Submitted to: Plant Disease
Publication Type: Peer Reviewed Journal
Publication Acceptance Date: April 17, 2010
Publication Date: October 1, 2010
Citation: Thies, J.A., Ariss, J.J., Hassell, R.L., Olsen, S., Kousik, C.S., Levi, A. 2010. Grafting for Management of Southern Root-knot Nematode, Meloidogyne Incognita, in Watermelon. Plant Disease. 94(10):1195-1199. Interpretive Summary: Root-knot nematodes cause extensive damage to the root systems of cucurbit crops (watermelon, melon, squash and pumpkin) which result in significant yield losses. Soil fumigation with methyl bromide has been considered the most effective treatment to control root-knot nematodes. However, methyl bromide is being banned in the United States and there is an urgent need to develop alternative agronomic methods that are effective in combating root-knot nematodes. Grafting of watermelon and melon cultivars onto cucurbit rootstocks resistant to nematodes has been considered a practical alternative for methyl bromide treatment. In this study, we conducted field tests in South Carolina and North Florida to evaluate commercial and wild cucurbit accessions for resistance to root-knot nematodes. We identified several wild watermelon accessions that are resistant to root-knot nematodes. The information in this study should be useful to plant breeders interested in developing rootstocks for watermelon. It should also be useful to watermelon growers looking for alternatives to methyl bromide for controlling root-knot nematodes.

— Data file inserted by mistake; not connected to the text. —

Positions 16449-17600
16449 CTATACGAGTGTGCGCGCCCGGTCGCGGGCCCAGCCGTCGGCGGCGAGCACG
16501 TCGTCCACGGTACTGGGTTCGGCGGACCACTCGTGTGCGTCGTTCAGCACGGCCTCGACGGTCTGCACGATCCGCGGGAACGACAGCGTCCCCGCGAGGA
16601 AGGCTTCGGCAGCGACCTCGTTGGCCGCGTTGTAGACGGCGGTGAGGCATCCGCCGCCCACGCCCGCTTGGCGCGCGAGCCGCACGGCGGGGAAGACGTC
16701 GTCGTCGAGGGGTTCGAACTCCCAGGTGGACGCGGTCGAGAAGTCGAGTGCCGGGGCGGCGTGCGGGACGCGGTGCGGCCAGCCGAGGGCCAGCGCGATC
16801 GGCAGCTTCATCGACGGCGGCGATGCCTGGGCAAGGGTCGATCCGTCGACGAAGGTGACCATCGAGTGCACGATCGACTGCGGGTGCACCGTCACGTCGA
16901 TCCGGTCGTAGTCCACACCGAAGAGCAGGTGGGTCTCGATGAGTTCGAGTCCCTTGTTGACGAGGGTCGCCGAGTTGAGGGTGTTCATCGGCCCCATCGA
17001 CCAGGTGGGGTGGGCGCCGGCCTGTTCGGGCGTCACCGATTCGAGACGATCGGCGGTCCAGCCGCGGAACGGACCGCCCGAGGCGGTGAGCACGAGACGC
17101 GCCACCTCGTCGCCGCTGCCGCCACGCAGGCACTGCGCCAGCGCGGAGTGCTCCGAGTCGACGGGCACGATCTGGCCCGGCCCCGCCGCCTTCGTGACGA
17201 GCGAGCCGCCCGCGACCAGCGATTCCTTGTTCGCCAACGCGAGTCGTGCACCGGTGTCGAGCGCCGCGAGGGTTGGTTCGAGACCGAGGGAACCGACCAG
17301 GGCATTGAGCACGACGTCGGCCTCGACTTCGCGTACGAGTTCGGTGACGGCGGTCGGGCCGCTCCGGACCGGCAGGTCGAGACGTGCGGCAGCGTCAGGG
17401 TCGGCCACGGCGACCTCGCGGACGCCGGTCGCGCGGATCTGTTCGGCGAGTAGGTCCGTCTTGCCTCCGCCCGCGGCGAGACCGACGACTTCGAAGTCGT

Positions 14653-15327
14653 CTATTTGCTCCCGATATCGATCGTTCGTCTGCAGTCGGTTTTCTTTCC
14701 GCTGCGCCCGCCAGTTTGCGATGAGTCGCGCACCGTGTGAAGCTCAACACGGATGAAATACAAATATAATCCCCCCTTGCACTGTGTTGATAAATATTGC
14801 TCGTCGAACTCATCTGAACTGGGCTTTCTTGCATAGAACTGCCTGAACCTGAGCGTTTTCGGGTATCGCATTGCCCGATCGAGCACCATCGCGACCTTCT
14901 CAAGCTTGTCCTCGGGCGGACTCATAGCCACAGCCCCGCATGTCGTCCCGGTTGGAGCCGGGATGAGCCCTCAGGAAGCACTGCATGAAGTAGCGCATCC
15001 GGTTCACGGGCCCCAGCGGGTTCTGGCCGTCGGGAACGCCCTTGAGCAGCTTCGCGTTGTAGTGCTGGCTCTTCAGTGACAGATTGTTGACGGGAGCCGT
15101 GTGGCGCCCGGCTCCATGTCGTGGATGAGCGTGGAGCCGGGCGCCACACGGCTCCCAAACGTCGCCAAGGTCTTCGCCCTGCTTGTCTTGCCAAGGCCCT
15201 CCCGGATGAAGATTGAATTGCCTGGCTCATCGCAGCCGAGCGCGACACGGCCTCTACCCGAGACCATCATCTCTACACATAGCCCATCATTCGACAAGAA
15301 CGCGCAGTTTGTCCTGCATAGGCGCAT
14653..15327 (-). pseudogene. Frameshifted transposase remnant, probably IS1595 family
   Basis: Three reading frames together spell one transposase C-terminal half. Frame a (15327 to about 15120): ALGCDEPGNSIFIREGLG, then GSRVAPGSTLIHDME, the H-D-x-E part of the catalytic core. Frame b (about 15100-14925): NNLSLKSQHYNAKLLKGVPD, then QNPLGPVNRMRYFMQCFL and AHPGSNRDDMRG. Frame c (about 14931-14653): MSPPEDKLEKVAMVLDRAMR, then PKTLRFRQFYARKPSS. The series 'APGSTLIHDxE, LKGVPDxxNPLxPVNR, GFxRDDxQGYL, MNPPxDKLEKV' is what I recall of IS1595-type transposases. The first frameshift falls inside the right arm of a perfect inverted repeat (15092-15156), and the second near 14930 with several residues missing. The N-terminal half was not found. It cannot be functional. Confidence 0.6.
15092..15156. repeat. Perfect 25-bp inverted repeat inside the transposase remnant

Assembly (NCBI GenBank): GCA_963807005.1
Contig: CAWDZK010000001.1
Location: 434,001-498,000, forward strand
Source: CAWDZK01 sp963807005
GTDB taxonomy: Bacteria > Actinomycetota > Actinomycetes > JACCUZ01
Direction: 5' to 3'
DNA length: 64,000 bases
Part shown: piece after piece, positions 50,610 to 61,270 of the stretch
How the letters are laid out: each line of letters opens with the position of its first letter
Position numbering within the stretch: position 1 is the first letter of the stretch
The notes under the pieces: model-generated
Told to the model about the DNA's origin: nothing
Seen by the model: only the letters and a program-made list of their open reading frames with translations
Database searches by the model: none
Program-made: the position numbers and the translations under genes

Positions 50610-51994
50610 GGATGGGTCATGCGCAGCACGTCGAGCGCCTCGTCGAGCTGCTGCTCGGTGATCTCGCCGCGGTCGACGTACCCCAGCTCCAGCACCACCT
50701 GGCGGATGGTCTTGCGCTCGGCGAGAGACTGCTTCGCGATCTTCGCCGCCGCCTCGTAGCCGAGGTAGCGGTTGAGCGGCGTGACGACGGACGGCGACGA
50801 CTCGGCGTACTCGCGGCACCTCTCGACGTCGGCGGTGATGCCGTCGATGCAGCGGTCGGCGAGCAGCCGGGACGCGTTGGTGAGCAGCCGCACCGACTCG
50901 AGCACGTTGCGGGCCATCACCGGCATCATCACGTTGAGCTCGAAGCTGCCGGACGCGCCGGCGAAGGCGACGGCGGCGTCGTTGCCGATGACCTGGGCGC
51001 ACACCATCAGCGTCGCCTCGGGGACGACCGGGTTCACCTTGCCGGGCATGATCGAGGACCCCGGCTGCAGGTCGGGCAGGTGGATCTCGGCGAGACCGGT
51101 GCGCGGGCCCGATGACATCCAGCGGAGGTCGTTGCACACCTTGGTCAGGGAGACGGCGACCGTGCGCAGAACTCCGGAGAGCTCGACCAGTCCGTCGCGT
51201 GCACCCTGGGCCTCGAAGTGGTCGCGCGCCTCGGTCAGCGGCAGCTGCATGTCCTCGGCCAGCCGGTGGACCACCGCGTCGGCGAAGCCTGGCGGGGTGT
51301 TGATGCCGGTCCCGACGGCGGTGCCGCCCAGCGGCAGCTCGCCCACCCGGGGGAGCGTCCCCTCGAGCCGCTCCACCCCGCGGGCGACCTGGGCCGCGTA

Technical Abstract: Four bottlegourd (Lagenaria siceraria) cultivars, one squash (Cucurbita moschata x C. maxima) hybrid, four wild watermelon (Citrullus lanatus var. citroides) germplasm lines, and one commercial wild watermelon (C. lanatus var. citroides) cultivar were evaluated as rootstocks for cultivated watermelon (C. lanatus var. lanatus) in fields infested with the southern root-knot nematode (Meloidogyne incognita) in Charleston, SC in 2007 and 2008, and in Quincy, FL in 2008. Commercial watermelon ‘Fiesta’ (diploid seeded) and ‘Tri-X 313’ (triploid seedless) scions were grafted onto the rootstocks in 2007 and 2008, respectively. In 2007, the plants with rootstocks of the wild watermelon germplasm lines and the commercial wild watermelon had significantly less (P<0.05) root galling than non-grafted ‘Fiesta’ watermelon, and plants with the squash hybrid and bottleneck gourd rootstocks. In 2008, plants with rootstocks of three wild watermelon germplasm lines had significantly less (P<0.05) root galling than non-grafted ‘Tri-X 313’ watermelon, and plants with the squash hybrid and bottleneck gourd rootstocks. Root galling of the squash hybrid and bottleneck gourd rootstocks was severe (80 to 96%) in both years. Root galling was moderately severe for non-grafted ‘Fiesta’ (40%) and non-grafted ‘Tri-X 313’ watermelon (56%). Root galling for the wild watermelon germplasm lines ranged from 11 to 34% and 32 to 42% in 2007 and 2008, respectively. Root galling of the commercial wild watermelon rootstock was 24% and 39% in 2007 and 2008, respectively. Wild watermelon germplasm lines derived from C. lanatus var. citroides may be useful as resistant rootstocks for managing root-knot nematodes in watermelon.